As we look at this passage and how it connects to the Passion and cross, we can ask ourselves the same questions we ask of this passage.

Will we receive Jesus, or will we pepper him with questions looking for proof of who he is?
Will we look to work with him in God's mission, or will we simply sit and stare in astounded amazement?
Will we go forth and proclaim the good news, or will we run away in fear, saying nothing to anyone?

This may or may not be the weakest passage to look for connections to the Passion and cross. But the beauty of that is that it is precisely this passage which challenges us to see the Passion and cross in our everyday lives. And in looking for the connections to the Passion and cross in our every day lives, we will get better at seeing Jesus in unexpected places.


Sunday, July 01, 2018

Sermon; 6 Pentecost/Proper 8; Mark 5:21-43

In Ordinary Time of Year B we are on a journey with Mark to . . . where? . . . we are on a journey with Mark to the cross. Remember, Mark is a Passion Narrative with an extended beginning, and almost everything in Mark's gospel points to the cross.

The confrontations with the Pharisees pointed to the cross as they plotted to destroy him. The encounter with his family pointed to the Passion as they tried to seize and restrain him. Last week's storm had parallels to the Passion as Jesus cried out and all was silent. And today is no exception.

Today Jesus once again crosses the sea to the other side. Just so you've got this: Jesus and the disciples crossed from Jewish territory over to Gentile territory, during which they encountered a ferocious storm. When they reached shore, they met a demoniac. Jesus drove the demons from him into a herd of swine which then rushed off a cliff into the sea and drowned. The demoniac was healed, and everyone begged Jesus to leave. He got into the boat crossing back into Jewish territory, and that brings us to today.

A huge crowd meets him and pressed in on him. And here we get two stories for the price of one. The presenting story is Jairus pleading on behalf of his daughter's very life. Embedded within that story is the story of the woman suffering from a continual flow of blood for twelve years; which, by the way, is exactly how old the young girl happens to be.

Once again these stories point us to the Passion and cross. These stories point us there because these are also stories about suffering, death, and new life.

In the first story, Jairus comes to Jesus because his little girl is at the point of death. It is clear that she is suffering. But as a parent, Jairus is also suffering. When someone we love dearly is in pain or suffering, we also suffer, we know that. As friends, we know that. As parents, we know that.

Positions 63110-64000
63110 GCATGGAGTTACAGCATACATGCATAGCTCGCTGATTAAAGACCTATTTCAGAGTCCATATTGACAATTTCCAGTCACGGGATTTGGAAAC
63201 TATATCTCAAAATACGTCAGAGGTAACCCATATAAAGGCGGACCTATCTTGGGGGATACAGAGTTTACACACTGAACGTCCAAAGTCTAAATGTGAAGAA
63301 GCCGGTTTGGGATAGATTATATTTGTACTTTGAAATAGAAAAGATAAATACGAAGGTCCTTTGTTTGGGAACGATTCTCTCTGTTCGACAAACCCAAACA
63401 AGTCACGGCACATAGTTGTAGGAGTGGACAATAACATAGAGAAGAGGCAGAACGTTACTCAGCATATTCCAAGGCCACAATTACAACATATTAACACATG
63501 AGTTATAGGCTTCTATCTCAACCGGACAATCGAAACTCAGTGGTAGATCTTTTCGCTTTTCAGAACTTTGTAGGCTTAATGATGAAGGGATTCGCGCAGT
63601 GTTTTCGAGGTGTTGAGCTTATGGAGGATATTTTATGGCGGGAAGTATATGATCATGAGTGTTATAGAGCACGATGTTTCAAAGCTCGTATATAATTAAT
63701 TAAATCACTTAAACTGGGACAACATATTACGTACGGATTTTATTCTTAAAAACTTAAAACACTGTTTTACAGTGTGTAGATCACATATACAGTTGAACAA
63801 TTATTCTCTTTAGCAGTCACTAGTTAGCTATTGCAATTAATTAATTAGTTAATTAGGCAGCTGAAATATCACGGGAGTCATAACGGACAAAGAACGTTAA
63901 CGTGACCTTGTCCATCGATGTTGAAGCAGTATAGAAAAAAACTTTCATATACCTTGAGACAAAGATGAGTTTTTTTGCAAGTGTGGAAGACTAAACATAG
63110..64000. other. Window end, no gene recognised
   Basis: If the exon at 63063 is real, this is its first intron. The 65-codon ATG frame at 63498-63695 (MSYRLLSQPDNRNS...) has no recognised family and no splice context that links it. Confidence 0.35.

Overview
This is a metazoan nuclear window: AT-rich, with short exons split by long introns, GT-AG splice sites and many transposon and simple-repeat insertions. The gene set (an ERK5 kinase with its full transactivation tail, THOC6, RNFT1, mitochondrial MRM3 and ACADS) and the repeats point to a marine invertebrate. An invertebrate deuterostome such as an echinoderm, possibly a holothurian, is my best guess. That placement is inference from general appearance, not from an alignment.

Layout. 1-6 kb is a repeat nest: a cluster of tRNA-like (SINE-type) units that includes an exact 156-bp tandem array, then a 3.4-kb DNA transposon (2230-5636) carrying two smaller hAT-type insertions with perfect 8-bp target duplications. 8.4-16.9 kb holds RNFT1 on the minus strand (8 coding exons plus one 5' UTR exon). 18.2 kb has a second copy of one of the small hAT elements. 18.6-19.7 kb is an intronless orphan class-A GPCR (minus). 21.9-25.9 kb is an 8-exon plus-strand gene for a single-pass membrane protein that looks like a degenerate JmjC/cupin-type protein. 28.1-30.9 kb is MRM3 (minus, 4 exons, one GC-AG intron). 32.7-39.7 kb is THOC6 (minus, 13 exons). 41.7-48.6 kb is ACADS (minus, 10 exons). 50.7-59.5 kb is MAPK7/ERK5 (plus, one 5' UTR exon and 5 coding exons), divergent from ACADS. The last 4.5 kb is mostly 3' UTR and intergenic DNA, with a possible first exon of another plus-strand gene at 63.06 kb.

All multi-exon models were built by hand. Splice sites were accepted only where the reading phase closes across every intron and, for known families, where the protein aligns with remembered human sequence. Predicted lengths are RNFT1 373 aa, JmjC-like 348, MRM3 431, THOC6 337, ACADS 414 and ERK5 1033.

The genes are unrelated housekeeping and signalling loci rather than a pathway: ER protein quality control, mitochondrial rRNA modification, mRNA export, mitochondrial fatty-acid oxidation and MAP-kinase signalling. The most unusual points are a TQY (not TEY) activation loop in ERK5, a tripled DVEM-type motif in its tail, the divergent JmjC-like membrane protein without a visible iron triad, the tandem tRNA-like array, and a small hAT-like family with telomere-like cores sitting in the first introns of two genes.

The woman in the second story approaches Jesus because she also is suffering. She is suffering physically from her continual bleeding. She is suffering financially because she had spent her last penny on doctors. She is suffering mentally, socially, and spiritually because, under the law, she has been unclean for twelve years and has been removed and barred from society. She is an outcast.

These are two stories of hopelessness. The dying daughter's situation is hopeless. The bleeding woman's situation is hopeless. But in those hopeless times, they turn to the only one who offers hope – Jesus.

The Passion is also a time of hopelessness. Jesus is betrayed, arrested, beaten, tried, convicted, and executed. In those hopeless few days, Jesus is dead and buried. But there is also a glimmer of hope.

In the Burial Office one of the opening anthems begins, “In the midst of life we are in death.” This applies to the two stories today. In the midst of life, Jairus' daughter was in death. In the midst of life the bleeding woman was in death. In the midst of life we are in death. Death envelopes us. Death is inevitable. We will all experience death – from friends to family to ourselves – at some point in our lives.

In the midst of life, Jairus and his daughter were in death. In the midst of life, the bleeding woman was in death.

These two stories point us to both the Passion and the Resurrection. What Christ did in those events was to destroy death. In the Passion and cross, the human Jesus died. But for Christ to defeat death he had to experience death. It was then that he had the final victory. It was through his death that he destroyed death.

And while he didn't destroy death for either the little girl or the woman, he gave them, the witnesses, and us, a glimpse of what was to come. The girl wasn't resurrected, but her current life was restored. The woman also experienced the restoration of life.

In the midst of life we are in death, says the anthem. But with these two stories, and the Passion and Resurrection itself, I wonder if there's another way to look at this: In the midst of death there is life.